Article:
SINT MAARTEN/THE NETHERLANDS – Appeal court judges in The Hague said on Friday that the government had introduced the curfew in mid-January on valid legal grounds, tearing up last week’s lower court verdict.
The lower court had ruled that the curfew had been based on legislation designed to cover emergencies such as a dyke breach, and said that there was no question of similar urgency in the case of coronavirus.
However, the appeal court said that the current circumstances can be considered ‘extraordinary’ and this made the introduction of the curfew an option. ‘The coronavirus pandemic is sufficient cause,’ the court said.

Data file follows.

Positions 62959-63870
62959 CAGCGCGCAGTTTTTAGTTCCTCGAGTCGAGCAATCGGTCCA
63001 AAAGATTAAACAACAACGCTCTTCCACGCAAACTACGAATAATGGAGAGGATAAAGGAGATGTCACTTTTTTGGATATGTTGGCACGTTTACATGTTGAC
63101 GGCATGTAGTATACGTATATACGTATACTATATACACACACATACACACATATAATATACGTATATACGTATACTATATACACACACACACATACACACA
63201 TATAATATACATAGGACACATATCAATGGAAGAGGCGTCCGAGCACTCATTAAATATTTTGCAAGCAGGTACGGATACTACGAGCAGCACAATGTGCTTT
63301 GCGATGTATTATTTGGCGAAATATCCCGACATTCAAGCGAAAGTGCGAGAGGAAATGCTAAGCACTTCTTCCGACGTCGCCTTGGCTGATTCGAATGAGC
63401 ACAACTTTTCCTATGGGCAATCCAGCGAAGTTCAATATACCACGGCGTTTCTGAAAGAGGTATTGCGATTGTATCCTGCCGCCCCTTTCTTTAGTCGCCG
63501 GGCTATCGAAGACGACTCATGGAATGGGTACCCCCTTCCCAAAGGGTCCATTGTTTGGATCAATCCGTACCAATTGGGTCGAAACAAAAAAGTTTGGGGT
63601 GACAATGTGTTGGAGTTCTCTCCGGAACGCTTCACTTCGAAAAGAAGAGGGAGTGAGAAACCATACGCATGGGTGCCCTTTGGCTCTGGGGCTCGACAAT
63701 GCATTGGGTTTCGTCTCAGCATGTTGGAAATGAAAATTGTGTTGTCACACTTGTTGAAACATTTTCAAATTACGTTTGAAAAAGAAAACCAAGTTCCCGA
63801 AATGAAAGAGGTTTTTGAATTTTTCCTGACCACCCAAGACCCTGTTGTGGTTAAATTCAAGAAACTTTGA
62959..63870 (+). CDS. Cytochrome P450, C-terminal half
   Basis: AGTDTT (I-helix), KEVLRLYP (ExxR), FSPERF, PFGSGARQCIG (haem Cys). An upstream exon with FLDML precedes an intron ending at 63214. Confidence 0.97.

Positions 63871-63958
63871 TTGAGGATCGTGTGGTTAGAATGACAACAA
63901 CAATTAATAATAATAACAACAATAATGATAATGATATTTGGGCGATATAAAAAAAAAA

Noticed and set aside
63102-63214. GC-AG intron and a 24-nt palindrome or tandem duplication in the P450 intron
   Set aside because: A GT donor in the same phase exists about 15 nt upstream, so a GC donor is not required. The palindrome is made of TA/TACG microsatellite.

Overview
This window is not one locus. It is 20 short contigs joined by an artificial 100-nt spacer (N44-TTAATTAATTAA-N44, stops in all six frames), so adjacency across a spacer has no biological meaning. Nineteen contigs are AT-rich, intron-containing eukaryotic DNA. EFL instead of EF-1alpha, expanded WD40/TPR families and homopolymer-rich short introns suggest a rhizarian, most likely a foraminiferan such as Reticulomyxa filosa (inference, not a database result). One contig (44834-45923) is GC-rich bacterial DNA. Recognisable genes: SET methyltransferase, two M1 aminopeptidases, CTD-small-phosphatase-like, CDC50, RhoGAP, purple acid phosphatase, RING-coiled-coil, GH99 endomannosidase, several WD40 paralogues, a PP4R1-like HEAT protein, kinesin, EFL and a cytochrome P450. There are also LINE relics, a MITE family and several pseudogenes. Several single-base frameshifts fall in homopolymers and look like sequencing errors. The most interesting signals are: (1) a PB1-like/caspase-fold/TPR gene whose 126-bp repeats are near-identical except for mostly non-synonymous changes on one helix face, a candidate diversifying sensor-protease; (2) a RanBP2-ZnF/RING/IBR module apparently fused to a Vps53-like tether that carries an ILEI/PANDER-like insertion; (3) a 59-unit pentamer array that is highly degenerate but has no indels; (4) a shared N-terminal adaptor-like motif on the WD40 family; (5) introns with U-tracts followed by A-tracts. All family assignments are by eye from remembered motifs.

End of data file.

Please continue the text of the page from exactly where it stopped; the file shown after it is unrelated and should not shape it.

‘The court is also of the opinion that introducing a curfew is proportional, given other measures are not available,’ the judges said in their ruling.
‘The (temporary and limited) infringement of various fundamental rights, such as the right to freedom of movement, is therefore justified.’ Last week’s legal wrangling led the government to bring in emergency legislation to anchor the curfew in law, which has now been passed by both houses of parliament.
Friday’s ruling means that the 33,000 fines handed out to people for breaking the curfew, which runs from 9pm to 4.30am, remain in place. Campaign group Viruswaarheid, which brought the case against the curfew, said they will appeal to the Supreme Court and, possibly, bring a new case against the new legislation.